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Frankly this chunk of the tennis calendar, known as the “Asian swing” because it passes through China and Japan, is the easiest to tune out, especially for a viewer in a U.S. time zone. The year’s last major just wrapped up, the year-end finals are still months away, and the time difference makes it forbiddingly hard for the American viewer to follow live. That said: There is some appetizing tennis lined up at the China Open this weekend, whether or not your eyeballs happen to be open to watch it.

The first semifinal is Grigor Dimitrov versus Rafael Nadal, which might as well be a cute, cheaper-tickets version of marquee Fed versus Rafa. Last time these two met, at the Australian Open semifinal, they gave us a five-set barnburner, one of the year’s finest matches. (It’d have a more obvious claim if only it weren’t smothered by the final, one of the great matches ever.) In that semifinal, Baby Fed nearly won and laid so a clear blueprint for what his idol would eventually do in the finals—hewing close to the baseline, stepping up and thumping the one-handed backhand—that you almost had to wonder if Large Fed watched the match as a scouting report.

After his frenzied start to the year, Dimitrov seemed poised for a breakout season, but it never fully materialized; he fell short at all three majors after Australia. He did still win the biggest title of his career in Cincinnati, albeit after a cakewalk. Nadal—hot off his Open win and, depending on the state of Federer’s back, possibly still the best tennis player living—will challenge him to finish his frustrating season strong.

After those two duel all through the wee hours on the East Coast, we might wake up to my single favorite matchup in tennis at the moment, the Moody Man-Children semifinal.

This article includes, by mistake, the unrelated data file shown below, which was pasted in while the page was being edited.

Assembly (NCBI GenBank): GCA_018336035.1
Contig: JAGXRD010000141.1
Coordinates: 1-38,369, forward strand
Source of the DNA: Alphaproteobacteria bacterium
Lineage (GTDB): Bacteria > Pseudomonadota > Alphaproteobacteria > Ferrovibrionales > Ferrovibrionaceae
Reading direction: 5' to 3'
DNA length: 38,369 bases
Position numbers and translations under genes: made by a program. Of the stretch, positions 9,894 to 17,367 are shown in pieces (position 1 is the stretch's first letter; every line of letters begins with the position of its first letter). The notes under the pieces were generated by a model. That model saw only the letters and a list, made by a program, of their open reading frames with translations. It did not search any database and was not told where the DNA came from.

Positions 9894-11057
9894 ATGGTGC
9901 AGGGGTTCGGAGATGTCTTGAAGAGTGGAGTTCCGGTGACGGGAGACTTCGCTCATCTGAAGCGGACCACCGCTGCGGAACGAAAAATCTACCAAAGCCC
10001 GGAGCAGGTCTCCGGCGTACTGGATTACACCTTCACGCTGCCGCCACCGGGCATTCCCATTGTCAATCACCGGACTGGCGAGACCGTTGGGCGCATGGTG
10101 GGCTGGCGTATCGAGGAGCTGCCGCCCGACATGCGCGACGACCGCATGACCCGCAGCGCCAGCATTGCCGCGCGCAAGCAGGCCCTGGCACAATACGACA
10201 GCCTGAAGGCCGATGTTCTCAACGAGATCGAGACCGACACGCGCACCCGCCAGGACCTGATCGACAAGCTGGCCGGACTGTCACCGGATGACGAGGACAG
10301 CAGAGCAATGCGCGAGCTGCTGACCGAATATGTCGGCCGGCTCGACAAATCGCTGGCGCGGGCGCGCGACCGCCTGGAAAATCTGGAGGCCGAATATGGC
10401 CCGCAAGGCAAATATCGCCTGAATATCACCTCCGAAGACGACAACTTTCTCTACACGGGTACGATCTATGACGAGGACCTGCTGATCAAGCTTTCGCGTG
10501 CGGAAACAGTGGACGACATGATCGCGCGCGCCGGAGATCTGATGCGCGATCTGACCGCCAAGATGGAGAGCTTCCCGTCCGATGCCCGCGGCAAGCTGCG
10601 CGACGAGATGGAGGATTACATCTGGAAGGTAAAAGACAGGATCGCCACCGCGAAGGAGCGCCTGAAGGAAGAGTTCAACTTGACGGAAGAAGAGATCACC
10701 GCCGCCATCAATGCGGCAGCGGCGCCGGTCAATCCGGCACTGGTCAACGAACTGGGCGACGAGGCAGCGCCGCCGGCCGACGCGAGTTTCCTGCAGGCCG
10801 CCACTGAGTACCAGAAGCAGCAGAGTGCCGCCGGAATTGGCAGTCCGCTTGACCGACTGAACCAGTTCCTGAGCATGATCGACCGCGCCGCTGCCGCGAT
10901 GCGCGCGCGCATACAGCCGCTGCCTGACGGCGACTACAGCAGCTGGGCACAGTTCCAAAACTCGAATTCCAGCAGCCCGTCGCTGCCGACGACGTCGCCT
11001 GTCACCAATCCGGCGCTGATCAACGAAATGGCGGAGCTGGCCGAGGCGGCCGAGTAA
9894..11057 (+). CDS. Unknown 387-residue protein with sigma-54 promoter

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A lot has happened since this blog. Kyrgios surprised everyone by locking in for a sweet week in Ohio—eating ice cream daily, playing pickup hoops, yawning through a straight-sets win over Nadal—to make his first Masters final, where he lost to Dimitrov. He then faceplanted in the first round of the U.S. Open while reconfiguring his racket frames and repurposing the courtside chair as a therapy chaise lounge. Nick looked sincerely engaged at the Laver Cup, taking Fed to a decisive tiebreak, but that strikes me like a pretty useless indicator for his singles performance. Almost exactly a year removed from his infamous tanking episode, which earned him tens of thousands of dollars in fines and weeks of suspension, I can’t claim to have much more insight into the consistency of his motivation. But he has said “it’s easy to get up” for a big-time opponent.

Zverev, nominally his rival, offers one such matchup. Perhaps overstated as a U.S. Open favorite, the anointed Next Big Thing has looked spotty towards the tail end of 2017. He lost to the still-raw Frances Tiafoe in Cincinnati, lost in the second round of the U.S. Open to Borna Coric, then lost to world No. 40 Damir Dzumhur last week. He’s still bound for the ATP Finals, where Nick is very unlikely to join him, but they’ll get one last duel before going their separate ways: one to the highest tier of the sport, and the other, perhaps, to a milkshake.